Constrained delegation and resource-based delegation improve network security, but attackers can still penetrate environments.
Constrained delegation and resource-based constrained delegation are features of Microsoft Active Directory™ that were created to address many of the security issues in their predecessor, unconstrained delegation. Constrained delegation was introduced as part of Microsoft Windows Server™ 2003, and resource-based constrained delegation was introduced in Windows Server 2012 to enable restricted delegation across domains. Organizations should take steps to understand why constrained delegation and resource-based constrained delegation are safer ways to allow services to act on behalf of other users, as well as how these more secure means of delegation can be hardened to further defend against attacks.
Constrained delegation and resource-based constrained delegation: What’s the difference?Constrained delegation and resource-based constrained delegation are both forms of delegation, like unconstrained delegation. In contrast to unconstrained delegation, in which a service configured for delegation can access any target service as any user that authenticates to it, constrained delegation and resource-based delegation limit the access of services configured for delegation by restricting the target services that they can access on behalf of another user.
Constrained delegation and resource-based constrained delegation differ in where the restrictions on delegation are enforced. In constrained delegation, the list of target services that a service configured for delegation can access as another user is stored in Active Directory with the service configured for delegation in its ms-DS-Allowed-To-Delegate-To attribute. In resource-based constrained delegation, the list of services that can access a target service as another user is stored in Active Directory with the target service in its ms-DS-Allowed-To-Act-On-Behalf-Of-Other-Identity attribute.
One use case for delegation is when a web server must access a database on behalf of other users to retrieve their data and serve it on a web page. In constrained and resource-based constrained delegation, system administrators can enforce restrictions that prevent the web server from accessing any target service other than the database as another user.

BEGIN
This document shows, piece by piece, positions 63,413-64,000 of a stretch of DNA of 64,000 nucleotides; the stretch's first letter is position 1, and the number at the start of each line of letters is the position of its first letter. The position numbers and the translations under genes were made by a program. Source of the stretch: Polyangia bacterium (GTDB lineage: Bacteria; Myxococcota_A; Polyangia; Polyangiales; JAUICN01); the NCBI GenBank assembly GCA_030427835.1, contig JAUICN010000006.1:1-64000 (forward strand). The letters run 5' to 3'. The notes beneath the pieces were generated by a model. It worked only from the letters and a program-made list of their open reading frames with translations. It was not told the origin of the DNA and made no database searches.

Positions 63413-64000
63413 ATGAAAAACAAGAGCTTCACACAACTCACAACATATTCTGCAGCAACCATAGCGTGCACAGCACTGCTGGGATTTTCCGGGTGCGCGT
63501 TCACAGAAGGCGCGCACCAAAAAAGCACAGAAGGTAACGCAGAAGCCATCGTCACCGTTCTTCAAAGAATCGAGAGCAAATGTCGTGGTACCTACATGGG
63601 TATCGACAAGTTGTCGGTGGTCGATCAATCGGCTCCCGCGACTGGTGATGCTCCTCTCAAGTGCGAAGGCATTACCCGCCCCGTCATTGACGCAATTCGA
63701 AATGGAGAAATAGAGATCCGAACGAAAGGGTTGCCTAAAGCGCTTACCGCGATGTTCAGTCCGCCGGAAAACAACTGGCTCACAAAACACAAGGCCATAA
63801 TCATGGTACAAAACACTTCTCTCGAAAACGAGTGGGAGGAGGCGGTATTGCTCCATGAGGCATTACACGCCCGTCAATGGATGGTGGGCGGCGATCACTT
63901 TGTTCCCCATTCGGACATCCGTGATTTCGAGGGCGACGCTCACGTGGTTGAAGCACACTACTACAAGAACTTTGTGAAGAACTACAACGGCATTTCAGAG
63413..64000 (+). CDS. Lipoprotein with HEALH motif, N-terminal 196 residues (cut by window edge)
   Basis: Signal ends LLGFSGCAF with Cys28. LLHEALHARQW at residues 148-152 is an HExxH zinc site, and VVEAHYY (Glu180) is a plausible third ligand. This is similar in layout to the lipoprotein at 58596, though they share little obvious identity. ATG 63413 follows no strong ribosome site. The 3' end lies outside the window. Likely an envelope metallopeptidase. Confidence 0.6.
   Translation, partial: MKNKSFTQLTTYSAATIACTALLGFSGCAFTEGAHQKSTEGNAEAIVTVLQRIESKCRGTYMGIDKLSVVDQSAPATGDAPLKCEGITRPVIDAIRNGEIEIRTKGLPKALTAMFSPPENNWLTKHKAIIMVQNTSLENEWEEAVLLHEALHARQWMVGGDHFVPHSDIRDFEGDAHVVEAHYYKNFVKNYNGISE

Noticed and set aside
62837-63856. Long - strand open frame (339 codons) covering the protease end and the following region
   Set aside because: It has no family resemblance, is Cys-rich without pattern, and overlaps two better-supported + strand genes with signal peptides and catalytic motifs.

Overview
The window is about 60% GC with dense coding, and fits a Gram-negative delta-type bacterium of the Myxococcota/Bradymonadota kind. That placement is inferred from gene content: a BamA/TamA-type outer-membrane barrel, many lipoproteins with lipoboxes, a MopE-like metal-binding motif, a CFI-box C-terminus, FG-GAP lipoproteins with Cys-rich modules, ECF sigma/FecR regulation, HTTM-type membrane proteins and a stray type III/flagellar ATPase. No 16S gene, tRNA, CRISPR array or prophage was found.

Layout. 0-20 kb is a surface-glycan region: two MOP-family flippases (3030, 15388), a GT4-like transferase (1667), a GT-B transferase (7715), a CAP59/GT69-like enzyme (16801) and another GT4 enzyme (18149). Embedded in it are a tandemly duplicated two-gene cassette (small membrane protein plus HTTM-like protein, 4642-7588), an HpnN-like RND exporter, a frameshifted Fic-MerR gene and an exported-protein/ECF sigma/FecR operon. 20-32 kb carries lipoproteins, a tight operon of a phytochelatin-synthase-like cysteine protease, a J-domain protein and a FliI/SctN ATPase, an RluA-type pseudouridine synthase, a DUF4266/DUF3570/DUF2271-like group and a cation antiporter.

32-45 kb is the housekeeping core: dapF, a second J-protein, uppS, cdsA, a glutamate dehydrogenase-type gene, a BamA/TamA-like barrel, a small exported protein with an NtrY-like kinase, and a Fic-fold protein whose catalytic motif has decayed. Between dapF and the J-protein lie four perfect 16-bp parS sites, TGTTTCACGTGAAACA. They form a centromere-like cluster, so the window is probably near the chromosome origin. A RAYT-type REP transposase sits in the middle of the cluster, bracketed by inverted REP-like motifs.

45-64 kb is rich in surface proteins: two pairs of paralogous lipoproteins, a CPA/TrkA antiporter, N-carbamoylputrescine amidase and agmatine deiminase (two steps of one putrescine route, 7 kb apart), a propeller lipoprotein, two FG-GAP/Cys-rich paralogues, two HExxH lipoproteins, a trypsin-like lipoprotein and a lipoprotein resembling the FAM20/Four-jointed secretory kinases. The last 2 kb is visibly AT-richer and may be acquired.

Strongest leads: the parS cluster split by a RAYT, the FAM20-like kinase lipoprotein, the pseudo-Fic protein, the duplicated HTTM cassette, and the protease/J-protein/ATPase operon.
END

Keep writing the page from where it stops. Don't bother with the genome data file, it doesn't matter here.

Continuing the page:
In this context, constrained delegation would be configured by adding only the database server to the list of target services that the web server can access as another user. Resource-based constrained delegation would be configured by adding the web server to the list of services that can access the database service as another user. The effects of both configurations are similar, but resource-based constrained delegation has the advantage of working even when the web server and database server belong to different domains.
Two extensions to the Kerberos protocol support the modern implementation of constrained delegation and resource-based constrained delegation: Service for User to Self (S4U2self) and Service for User to Proxy (S4U2proxy).
S4U2self allows a service to request a service ticket to itself as another user. If the service account has its TrustedToAuthForDelegation flag set, then the service ticket returned is marked as forwardable; otherwise, it is not. Both forwardable and nonforwardable service tickets can be used with the S4U2proxy extension to access a different resource on behalf of another user. The intended use case for S4U2self is to allow services not compatible with Kerberos authentication to access resources as other users.
In Exhibit 1, a service (service A) uses S4U2self to request a ticket-granting service (TGS) ticket that allows access to itself as a privileged user (user P), and the ticket returned is only forwardable when the user running service A (user A) is set as TrustedToAuthForDelegation.